If you haven't heard of the upcoming 1984-2014 Maciversary, well either you aren't paying attention or perhaps you have an actual life.
Us? We've been going back and forth talking about this thing for the last month. And one of our most contentious issues involves what exactly counts as a Mac.
Some systems are obviously Macs. This? This is a Mac. It's a happy Mac!
This? This is not a Mac. It's an Apple II. And while many laypersons might not be able to differentiate between a Mac and an Apple II ("Most people now don't know the difference between an Apple and a Mac. Maybe the people reading our site, yes, but not an actual layman.") we can state for certain that this is completely and utterly not a Mac.
This is a Macquarium, a phrase coined by Andy Ihnatko. It is not a Mac, although it is compatible with Objective Sea Life.
This, on the other hand is basically a Mac. It's an Apple Lisa, the personal computer that preceded the Macintosh. In fact, the ultimate Lisa was sold as the Macintosh XL. The Lisa offered many of the same user interface features as the Mac and was targeted toward business users.
This too, is basically a Mac.It's a Xerox Alto, designed at Xerox PARC and dates back to the early 1970s. It used a mouse-driven GUI-based system, and more or less inspired Apple Co-founder Steve Jobs during a site tour. It provided many of the same look and feel strengths that later showed up on the Mac.
This is also basically a Mac. It is a NeXT cube. You don't see a screen in this image from Wikipedia, but if it were connected, you'd recognize a lot of the OS. That's because the NeXT basically ran OS X. It only took a bit over a decade for that technology to return to Apple after Jobs went on a quick run out to pick up some nacho chips and started a brand-new company before returning to Apple with orange fingers and the beginnings of OS X.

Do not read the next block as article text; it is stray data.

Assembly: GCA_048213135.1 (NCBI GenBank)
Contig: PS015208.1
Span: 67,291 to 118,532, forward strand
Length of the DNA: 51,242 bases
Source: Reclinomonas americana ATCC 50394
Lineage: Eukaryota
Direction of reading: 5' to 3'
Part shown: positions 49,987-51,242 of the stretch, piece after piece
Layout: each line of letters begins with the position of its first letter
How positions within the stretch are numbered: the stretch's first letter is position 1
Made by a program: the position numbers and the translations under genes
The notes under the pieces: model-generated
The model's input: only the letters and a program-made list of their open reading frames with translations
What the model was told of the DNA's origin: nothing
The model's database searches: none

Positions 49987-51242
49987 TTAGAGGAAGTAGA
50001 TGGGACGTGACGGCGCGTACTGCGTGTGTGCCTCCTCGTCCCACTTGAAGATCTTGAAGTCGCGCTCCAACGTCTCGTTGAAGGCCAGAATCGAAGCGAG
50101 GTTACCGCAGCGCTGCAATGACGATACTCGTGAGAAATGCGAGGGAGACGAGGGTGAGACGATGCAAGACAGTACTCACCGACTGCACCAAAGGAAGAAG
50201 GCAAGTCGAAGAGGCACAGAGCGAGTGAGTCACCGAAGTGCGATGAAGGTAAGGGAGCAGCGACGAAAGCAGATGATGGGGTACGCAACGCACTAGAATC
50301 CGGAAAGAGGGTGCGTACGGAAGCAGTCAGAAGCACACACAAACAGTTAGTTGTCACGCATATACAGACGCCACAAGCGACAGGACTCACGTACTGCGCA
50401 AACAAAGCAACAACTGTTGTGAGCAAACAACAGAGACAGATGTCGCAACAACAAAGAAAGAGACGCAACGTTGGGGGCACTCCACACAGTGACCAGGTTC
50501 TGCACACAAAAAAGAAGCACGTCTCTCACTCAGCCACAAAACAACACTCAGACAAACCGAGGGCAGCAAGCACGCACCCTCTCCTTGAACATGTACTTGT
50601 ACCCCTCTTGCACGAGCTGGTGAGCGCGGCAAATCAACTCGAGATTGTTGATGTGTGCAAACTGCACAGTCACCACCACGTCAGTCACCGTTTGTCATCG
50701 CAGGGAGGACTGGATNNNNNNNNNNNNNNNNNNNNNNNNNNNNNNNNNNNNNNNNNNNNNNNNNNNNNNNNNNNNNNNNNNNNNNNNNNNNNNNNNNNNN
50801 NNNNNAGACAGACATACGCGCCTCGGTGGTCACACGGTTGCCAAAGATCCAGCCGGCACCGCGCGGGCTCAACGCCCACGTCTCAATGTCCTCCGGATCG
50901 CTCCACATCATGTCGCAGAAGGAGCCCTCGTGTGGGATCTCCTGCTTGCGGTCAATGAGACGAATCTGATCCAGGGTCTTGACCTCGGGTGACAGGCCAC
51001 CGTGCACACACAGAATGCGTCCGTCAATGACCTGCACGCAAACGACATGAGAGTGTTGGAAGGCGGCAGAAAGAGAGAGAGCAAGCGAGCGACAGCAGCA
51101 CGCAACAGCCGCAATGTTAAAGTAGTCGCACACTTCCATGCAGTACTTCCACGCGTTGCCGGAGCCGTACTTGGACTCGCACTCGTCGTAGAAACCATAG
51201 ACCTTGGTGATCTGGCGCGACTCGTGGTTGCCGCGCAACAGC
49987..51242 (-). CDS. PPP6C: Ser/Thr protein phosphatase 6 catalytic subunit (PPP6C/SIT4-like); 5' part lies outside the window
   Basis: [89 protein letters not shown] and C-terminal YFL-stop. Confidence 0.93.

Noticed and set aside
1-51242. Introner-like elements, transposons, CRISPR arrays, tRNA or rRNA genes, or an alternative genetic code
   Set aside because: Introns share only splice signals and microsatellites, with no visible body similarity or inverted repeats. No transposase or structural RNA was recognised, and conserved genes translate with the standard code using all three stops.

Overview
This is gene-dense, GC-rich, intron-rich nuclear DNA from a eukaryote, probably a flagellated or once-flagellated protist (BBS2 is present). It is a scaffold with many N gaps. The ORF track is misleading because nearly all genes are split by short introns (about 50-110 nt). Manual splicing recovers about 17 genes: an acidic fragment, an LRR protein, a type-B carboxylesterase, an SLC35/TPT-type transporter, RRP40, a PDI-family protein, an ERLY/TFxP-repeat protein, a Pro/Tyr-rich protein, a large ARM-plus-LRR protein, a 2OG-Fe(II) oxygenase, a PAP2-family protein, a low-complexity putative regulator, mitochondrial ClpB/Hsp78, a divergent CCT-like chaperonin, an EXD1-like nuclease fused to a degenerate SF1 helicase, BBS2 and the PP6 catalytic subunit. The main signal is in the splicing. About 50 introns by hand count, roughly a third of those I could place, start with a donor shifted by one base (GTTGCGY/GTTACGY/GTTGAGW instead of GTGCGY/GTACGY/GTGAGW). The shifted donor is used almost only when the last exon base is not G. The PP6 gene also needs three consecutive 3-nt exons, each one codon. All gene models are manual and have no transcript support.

While he was gone, someone at Apple built this. It's not a Mac. It's not even close to being a Mac. But eventually it inspired people who got around to shoving Mac's OS X operating system onto the iPhone (which, too, is a Mac).
This is, of course, not to be confused with these, which are also Newtons but which offer far less computational efficiency.
Certainly, this is not an exhaustive list of what is and is not a Mac. There were Power Computing Macs, Hackintoshes, retro bubble Macs, extremely beige Mac IIs and many, many more. All of them properly Macs.
Today, we own our impossibly thin MacBook Airs, our super powerful Retina Pros and our beloved Mac minis. Here's looking forward to the next 30 years of Mac.
Do you have any strong opinions on what is and is not a Mac? Share them in the comments.
All images are courtesy of Wikipedia.